Missouri lawmakers convene 2021 session amid pandemic, DC chaos


Amid an ongoing COVID-19 pandemic that has only intensified since it short-circuited the 2020 session last spring, the Missouri state Legislature convened its 2021 legislative session Wednesday in Jefferson City.

The 34-seat Senate swore in 11 new members Wednesday with Republicans controlling the chamber by a 24-10 margin. Sen. Dave Schatz, R-Sullivan, was reelected as Senate president for a second, two-year term.

The 163-seat Missouri House swore in 47 new members Wednesday with the GOP holding a dominating 114-49 advantage. Rep. Rob Vescovo, R-Arnold, was named as House Speaker

Vescovo said he would take on a bipartisan attitude in his leadership role “with the commitment of earning your trust and the trust of the people of Missouri.”

Ending the COVID-19 pandemic and addressing pressing budget concerns left in its wake will influence the entire session, which is scheduled to adjourn May 30.

According to a Dec. 10 estimate by state economists, Missouri is anticipating a 4.1 percent drop in general revenue collections next fiscal year, from an anticipated $10.2 billion this year to $9.78 billion in the year that begins July 1.

Other issues certain to be discussed during the 2021 session is implementing voter-approved Medicaid expansion, limiting local governments’ emergency powers, expanding school choice, providing businesses with COVID-19 liability exemptions, increasing the state’s gas tax, charting post-Census redistricting and even considering legalizing recreational marijuana.

Gov. Mike Parson, a Republican who opposed Medicaid expansion when voters approved it in 2018, has promised to implement it as adopted. He will explain his plans to do so during his Jan. 27 State of the State address.

According House GOP leaders, many Republicans will continue to oppose funding the expansion, but Democrats and some Republicans, including Parson, say they will battle for adequate funding to finance the expansion.

House Republicans have filed at least 11 bills seeking to limit local governments' authority over public health orders.

St. Louis County Executive Sam Page is among local officials who some state lawmakers say exceeded their authority in November but closing indoor dining.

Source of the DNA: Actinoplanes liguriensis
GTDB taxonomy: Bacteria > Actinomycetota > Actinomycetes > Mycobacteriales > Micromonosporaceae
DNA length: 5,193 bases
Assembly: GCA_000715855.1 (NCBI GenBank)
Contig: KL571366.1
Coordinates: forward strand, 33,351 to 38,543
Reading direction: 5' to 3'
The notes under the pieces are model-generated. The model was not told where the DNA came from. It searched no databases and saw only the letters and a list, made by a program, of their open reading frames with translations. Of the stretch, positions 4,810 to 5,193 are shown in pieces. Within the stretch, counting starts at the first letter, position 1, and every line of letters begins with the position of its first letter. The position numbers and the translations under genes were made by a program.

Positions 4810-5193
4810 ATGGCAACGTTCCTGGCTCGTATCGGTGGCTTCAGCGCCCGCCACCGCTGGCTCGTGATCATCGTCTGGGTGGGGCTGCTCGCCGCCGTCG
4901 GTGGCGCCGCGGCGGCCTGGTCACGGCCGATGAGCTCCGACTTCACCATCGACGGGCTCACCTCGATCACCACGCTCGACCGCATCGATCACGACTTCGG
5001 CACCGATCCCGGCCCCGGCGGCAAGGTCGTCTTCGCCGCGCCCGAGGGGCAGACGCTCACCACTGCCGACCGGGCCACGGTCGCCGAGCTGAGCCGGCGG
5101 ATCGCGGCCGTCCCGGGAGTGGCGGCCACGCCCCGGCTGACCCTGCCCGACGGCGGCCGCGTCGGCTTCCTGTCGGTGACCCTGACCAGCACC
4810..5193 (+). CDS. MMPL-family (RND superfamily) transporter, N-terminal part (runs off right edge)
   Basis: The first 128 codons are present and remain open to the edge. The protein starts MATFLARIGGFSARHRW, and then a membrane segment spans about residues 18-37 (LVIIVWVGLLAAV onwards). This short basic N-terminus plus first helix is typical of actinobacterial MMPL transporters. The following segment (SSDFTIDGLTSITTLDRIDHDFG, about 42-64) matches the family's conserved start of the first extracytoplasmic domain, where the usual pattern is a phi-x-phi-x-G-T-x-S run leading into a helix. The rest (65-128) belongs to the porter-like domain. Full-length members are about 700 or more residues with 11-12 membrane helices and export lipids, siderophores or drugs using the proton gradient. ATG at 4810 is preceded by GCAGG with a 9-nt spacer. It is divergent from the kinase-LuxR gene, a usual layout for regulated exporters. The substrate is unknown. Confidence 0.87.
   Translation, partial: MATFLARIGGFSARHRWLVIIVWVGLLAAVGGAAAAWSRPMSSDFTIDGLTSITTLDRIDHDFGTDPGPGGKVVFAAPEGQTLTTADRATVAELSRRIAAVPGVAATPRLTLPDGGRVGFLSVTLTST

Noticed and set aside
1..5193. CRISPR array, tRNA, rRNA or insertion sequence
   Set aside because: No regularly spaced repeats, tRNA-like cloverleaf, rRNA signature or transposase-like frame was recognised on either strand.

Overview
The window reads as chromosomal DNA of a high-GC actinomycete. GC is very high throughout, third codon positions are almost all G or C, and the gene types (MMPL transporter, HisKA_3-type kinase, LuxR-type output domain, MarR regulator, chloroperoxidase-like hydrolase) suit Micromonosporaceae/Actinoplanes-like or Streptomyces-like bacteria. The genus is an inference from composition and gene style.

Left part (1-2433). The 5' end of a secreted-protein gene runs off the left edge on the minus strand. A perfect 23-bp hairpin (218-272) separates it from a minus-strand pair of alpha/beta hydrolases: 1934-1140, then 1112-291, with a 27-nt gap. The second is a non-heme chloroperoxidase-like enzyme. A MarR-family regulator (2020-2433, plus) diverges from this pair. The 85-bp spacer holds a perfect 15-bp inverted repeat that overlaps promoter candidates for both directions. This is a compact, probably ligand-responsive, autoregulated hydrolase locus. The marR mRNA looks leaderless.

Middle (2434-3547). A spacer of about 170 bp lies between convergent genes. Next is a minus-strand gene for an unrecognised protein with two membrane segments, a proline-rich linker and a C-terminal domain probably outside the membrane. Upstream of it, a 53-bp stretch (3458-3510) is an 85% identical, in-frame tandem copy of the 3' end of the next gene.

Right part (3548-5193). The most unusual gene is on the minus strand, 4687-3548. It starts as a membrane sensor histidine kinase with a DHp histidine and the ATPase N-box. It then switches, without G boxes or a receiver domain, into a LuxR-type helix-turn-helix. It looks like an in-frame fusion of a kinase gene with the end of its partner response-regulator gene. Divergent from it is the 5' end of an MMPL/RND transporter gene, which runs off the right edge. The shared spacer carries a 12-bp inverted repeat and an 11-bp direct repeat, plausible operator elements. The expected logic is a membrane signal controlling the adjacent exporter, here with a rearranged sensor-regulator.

Parson has ceded to local officials the authority to make public health decisions. If adopted, the bills would restrict the extent of those local rules.

Current law only allows charter schools in St. Louis and Kansas City. Senate Bill 25, sponsored by Sen. Bill Eigel, R-Weldon Spring, would allow charters to operate in any city within a charter county or in any city with a population greater than 30,000.

Republican lawmakers are expected to assuage the Missouri Chamber of Commerce and Industry and adopt liability protections for businesses to limit COVID-19-related lawsuits. Several such bills have been filed.

Schatz has again filed measures to both raise the state's gas tax to pay for infrastructure improvements.

Missouri hasn’t raised its gas sales tax since 1996. At 17 cents a gallon, it is the nation’s second lowest state gas surcharge behind only Alaska’s 14 cents per gallon tax.

Schatz’s proposed Senate Bill 262 would increase the state motor fuels tax by 2 cents annually beginning July 1, 2021, for five years until it is 27-cents-per-gallon in 2026.

Schatz’s proposed Senate Joint Resolution 21 would formally place the constitutional amendment enacting the motor fuel tax hike before voters in a required statewide referendum.

Rep. Steve Butz, D-St. Louis, has introduced a similar proposal, House Bill 114, in the House.

As lawmakers were sworn in, outside the Capitol in Jefferson City dozens of President Donald Trump supporters peacefully rallied while in Washington, D.C., they were storming the nation’s Capitol, disrupting the confirmation of President-elect Joe Biden’s Electoral College victory.

A news conference planned by Senate Democrats was canceled “in light of domestic terrorists storming the United States Capitol Building in Washington, D.C.”

“Domestic Terrorists are waving Trump flags and storming the U.S. Capitol in an act of modern treason against the United States of America,” said Senate Minority Leader John Rizzo, D-Independence.

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